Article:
Are you an Afghan Minor who was paroled into the United States? You may need to apply for re-parole.
The Department of Homeland Security (DHS) announced re-parole for eligible Afghans so they can continue living and working in the United States. Legal Service Providers (LSPs) can watch these recorded webinars to better understand the re-parole process for Afghan arrivals and how to navigate it to support their clients.
Learn information about the re-parole and renewal of work authorization process U.S. Citizenship and Immigration Services announced for Afghans paroled into the United States through Operation Allies Rescue/Operation Allies Welcome (OAR/OAW).
Read to find out how states and grantees may continue to provide ORR benefits and services to Afghan parolees who have a pending re-parole application, a pending asylum application, or a pending adjustment of status application.
This resource helps applicants prepare to file, with a special focus on e-filing.
Read about different immigration statuses and the benefits of each.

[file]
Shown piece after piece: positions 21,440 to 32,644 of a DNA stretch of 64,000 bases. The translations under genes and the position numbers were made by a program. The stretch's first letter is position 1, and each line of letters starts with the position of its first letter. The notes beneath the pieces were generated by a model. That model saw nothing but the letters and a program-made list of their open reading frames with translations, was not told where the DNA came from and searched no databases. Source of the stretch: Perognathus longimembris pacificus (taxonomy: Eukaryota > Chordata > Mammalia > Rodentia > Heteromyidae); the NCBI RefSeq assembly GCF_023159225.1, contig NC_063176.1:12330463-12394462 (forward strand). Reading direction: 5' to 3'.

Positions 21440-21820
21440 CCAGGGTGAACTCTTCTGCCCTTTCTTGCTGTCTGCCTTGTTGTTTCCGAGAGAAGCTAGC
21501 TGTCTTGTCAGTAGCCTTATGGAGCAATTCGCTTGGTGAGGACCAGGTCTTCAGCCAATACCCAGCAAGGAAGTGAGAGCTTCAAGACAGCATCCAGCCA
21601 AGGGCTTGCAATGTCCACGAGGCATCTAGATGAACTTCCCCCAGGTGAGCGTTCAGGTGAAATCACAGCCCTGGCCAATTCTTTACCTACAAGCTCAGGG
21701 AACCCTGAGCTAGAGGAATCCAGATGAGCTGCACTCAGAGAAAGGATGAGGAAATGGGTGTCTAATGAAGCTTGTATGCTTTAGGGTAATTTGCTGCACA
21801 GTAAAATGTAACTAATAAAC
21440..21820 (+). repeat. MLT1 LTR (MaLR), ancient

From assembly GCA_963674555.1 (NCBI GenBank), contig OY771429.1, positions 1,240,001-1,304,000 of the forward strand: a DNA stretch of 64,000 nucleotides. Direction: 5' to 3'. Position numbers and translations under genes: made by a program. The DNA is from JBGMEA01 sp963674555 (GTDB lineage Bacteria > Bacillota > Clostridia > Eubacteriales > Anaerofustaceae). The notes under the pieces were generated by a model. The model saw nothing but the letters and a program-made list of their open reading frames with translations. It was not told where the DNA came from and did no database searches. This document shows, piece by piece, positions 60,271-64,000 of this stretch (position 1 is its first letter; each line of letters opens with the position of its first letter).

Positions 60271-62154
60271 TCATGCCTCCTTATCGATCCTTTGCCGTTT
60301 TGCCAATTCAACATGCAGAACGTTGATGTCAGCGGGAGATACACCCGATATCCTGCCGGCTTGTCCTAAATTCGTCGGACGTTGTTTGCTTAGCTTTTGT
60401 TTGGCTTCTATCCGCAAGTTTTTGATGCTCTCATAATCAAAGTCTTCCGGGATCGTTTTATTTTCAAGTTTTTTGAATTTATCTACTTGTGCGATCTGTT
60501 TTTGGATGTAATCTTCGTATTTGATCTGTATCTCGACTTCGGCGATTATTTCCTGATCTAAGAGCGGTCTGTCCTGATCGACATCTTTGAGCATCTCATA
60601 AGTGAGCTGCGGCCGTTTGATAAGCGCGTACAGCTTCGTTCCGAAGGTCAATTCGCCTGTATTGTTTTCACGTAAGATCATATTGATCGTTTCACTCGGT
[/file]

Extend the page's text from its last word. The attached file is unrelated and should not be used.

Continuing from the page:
USCIS accepts and considers, on a case-by-case basis, re-parole requests under the Immigration and Nationality Act (INA) from certain noncitizen Afghans paroled into the United States with the OAR or PAR classes of admission. Visit this page to discover exemptions and the application process.
On June 8, 2023, USCIS announced a new application process for re-parole. Watch this course to learn everything you need to assist in filing for re-parole.
You can use Form I-131 to apply for a reentry permit, refugee travel document, TPS travel authorization document, advance parole travel document, including parole into the United States for urgent humanitarian reasons, or significant public benefit.
Watch this video to find out how to complete Form I-131.